Science Funding, looking to the past and changing the future.

At the end of the Second World War a ground-breaking report entitled Science: The Endless Frontier was authored by Vannevar Bush, at the request of President Roosevelt. Roosevelt asked that Bush, his science advisor, compile the report detailing how the great scientific developments from the war could be made public for civilian use. Bush’s recommendations, based on the findings of various specialised committees, changed the way that science research and development progressed in the US.

At the core of the report was the idea that, in order to continue making great advances in science and technology, the government needed to massively improve funding into research and education in these sectors.  Alongside numerous federally-funded programs for science education and development, the National Science Foundation and National Institutes of Health were established as a result of Bush’s work. Collaborations between these government-backed programs and civilian institutions, such as universities, led to remarkable advances in US scientific developments. Projects initially funded by defence spending were pushed to find civilian applications; the moon landing and the internet are examples of some of the great achievements that resulted from this post-war era of science-based industrial policy.

Partnerships between the government, businesses, academic institutions and venture capital were what made this growth in US scientific innovation possible. The developments that led from this government-funded collaboration were not limited to the US; the internet began its life as a defence-funded project, but due to its release as free-to-use technology, grew and expanded rapidly as a result of research from numerous companies and academic institutions worldwide. The global spread of this technology from the US resulted in the invention of the World Wide Web which, together with the internet, revolutionised the way that the world communicates and the way that information is stored and accessed, making vast amounts available for public consumption virtually free of charge.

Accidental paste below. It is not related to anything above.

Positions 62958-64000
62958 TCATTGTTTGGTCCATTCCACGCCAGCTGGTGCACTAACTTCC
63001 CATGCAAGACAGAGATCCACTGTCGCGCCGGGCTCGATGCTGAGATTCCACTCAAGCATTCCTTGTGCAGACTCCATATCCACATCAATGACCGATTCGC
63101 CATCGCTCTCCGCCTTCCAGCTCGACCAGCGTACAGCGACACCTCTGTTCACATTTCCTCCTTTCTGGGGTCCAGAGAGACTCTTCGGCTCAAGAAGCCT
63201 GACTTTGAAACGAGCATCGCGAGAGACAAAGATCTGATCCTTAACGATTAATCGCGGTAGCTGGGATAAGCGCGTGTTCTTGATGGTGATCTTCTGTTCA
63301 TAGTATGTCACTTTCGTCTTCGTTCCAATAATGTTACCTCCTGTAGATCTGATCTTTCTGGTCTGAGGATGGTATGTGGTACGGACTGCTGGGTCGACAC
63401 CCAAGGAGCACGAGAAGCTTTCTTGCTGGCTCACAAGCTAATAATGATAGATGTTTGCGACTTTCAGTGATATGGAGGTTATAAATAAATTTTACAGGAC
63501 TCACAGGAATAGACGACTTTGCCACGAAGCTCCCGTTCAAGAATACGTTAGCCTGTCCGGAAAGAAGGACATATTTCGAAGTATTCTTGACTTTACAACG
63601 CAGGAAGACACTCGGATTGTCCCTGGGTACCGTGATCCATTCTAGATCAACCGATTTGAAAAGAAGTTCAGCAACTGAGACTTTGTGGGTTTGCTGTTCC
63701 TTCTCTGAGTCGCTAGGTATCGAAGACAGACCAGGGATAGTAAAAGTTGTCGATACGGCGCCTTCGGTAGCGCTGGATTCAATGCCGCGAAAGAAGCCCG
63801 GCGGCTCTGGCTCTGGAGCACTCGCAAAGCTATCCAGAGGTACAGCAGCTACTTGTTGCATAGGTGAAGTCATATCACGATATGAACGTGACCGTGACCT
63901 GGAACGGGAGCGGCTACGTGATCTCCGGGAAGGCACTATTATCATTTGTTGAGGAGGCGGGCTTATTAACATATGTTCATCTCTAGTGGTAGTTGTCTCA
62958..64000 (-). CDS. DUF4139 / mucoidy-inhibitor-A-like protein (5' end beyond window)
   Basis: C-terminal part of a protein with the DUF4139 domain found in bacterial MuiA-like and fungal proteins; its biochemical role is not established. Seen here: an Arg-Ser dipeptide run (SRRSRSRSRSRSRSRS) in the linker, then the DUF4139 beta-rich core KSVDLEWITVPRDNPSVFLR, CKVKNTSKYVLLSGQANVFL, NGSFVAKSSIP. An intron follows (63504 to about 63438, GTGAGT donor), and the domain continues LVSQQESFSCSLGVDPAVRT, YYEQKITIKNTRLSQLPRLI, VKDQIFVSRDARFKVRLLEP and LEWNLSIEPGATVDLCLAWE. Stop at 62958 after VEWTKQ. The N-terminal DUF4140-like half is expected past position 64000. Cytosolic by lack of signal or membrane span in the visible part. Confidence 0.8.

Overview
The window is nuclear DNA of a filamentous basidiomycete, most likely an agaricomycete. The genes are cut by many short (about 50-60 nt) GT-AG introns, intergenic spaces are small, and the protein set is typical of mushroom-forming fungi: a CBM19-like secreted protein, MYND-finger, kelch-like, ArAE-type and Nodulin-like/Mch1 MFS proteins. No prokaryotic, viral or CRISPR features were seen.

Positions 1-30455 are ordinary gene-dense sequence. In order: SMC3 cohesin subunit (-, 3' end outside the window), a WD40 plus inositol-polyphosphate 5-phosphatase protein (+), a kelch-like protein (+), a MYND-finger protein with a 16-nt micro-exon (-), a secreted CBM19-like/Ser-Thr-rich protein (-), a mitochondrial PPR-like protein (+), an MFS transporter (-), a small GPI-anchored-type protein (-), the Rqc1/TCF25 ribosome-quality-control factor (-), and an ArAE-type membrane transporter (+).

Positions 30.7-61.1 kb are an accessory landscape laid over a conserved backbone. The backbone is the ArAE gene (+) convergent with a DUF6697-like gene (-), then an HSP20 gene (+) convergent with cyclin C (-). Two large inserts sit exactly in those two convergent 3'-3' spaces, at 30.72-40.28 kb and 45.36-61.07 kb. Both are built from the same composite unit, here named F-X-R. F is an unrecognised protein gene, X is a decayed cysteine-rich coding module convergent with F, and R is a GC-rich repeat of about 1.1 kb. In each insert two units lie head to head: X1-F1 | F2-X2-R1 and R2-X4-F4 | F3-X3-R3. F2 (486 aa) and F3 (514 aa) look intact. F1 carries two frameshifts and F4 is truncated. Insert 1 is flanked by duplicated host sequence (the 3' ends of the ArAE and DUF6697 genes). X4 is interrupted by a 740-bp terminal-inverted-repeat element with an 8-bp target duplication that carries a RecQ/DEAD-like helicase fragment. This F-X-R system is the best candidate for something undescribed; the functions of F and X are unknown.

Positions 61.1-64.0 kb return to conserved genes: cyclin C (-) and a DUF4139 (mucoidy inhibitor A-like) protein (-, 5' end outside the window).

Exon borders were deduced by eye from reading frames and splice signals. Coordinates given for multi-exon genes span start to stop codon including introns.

The long term effects of federal science funding have a huge impact on a country’s economy and its citizens’ standard of living.  The information technology sector alone contributes 1 trillion dollars every year to the US GDP. Federal funding and open access has led to breakthroughs in healthcare science that not only save lives, but also healthcare-associated costs, which can then be invested in future research.

In more recent years, the focus throughout the world has shifted towards the immediate economic benefits which result from the creation of intellectual property rights on publically funded research. For example, the founders of Google were funded by the National Science Foundation, yet they published their results privately and profited massively as a result. Property rights and patents can be a valuable tool in the science industry, providing protection and financial motivations for research.  However, they can also prevent the free exchange of ideas and information between scientists, thus impeding new discoveries and the overall benefit to society.  This approach also does not encourage long-term, less applied research on which the science industry relies.

Alongside the increase in focus on intellectual property laws and short-term wealth creation, there has been a reduction in federal funding into scientific research in both the US, and many other countries. This not only creates an immediate brain drain in the public sector but, if the long term economic benefits of scientific innovation are taken into account, can have long-lasting effects on a country’s economy and standard of living.

The author submits that we must look beyond the short-term personalised wealth accumulated as a result of protecting intellectual property and underfunded science sectors, and instead focus on the long-term economic and societal gain which results from freely accessible, government- backed scientific innovation.  

Written by Megan Bridgeland, August 2018